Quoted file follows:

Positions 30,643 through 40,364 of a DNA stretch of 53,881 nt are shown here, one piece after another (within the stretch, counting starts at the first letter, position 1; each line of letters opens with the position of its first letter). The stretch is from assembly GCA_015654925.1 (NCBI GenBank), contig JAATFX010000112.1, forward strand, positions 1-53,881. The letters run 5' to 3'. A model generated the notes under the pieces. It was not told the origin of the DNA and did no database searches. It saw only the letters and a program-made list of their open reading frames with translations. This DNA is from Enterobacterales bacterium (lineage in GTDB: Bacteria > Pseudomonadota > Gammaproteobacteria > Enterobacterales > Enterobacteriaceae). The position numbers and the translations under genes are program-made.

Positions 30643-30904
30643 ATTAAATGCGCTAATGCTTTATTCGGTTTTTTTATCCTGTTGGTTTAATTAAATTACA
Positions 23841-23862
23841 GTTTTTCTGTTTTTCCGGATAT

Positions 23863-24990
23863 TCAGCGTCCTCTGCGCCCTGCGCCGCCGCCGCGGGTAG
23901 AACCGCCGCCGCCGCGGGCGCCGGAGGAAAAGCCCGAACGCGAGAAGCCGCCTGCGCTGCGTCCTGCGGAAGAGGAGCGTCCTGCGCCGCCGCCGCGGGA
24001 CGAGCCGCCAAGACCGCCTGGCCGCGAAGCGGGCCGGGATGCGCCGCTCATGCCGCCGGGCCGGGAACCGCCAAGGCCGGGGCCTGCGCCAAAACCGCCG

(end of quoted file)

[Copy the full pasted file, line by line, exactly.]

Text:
Positions 30,643 through 40,364 of a DNA stretch of 53,881 nt are shown here, one piece after another (within the stretch, counting starts at the first letter, position 1; each line of letters opens with the position of its first letter). The stretch is from assembly GCA_015654925.1 (NCBI GenBank), contig JAATFX010000112.1, forward strand, positions 1-53,881. The letters run 5' to 3'. A model generated the notes under the pieces. It was not told the origin of the DNA and did no database searches. It saw only the letters and a program-made list of their open reading frames with translations. This DNA is from Enterobacterales bacterium (lineage in GTDB: Bacteria > Pseudomonadota > Gammaproteobacteria > Enterobacterales > Enterobacteriaceae). The position numbers and the translations under genes are program-made.

Positions 30643-30904
30643 ATTAAATGCGCTAATGCTTTATTCGGTTTTTTTATCCTGTTGGTTTAATTAAATTACA
Positions 23841-23862
23841 GTTTTTCTGTTTTTCCGGATAT

Positions 23863-24990
23863 TCAGCGTCCTCTGCGCCCTGCGCCGCCGCCGCGGGTAG
23901 AACCGCCGCCGCCGCGGGCGCCGGAGGAAAAGCCCGAACGCGAGAAGCCGCCTGCGCTGCGTCCTGCGGAAGAGGAGCGTCCTGCGCCGCCGCCGCGGGA
24001 CGAGCCGCCAAGACCGCCTGGCCGCGAAGCGGGCCGGGATGCGCCGCTCATGCCGCCGGGCCGGGAACCGCCAAGGCCGGGGCCTGCGCCAAAACCGCCG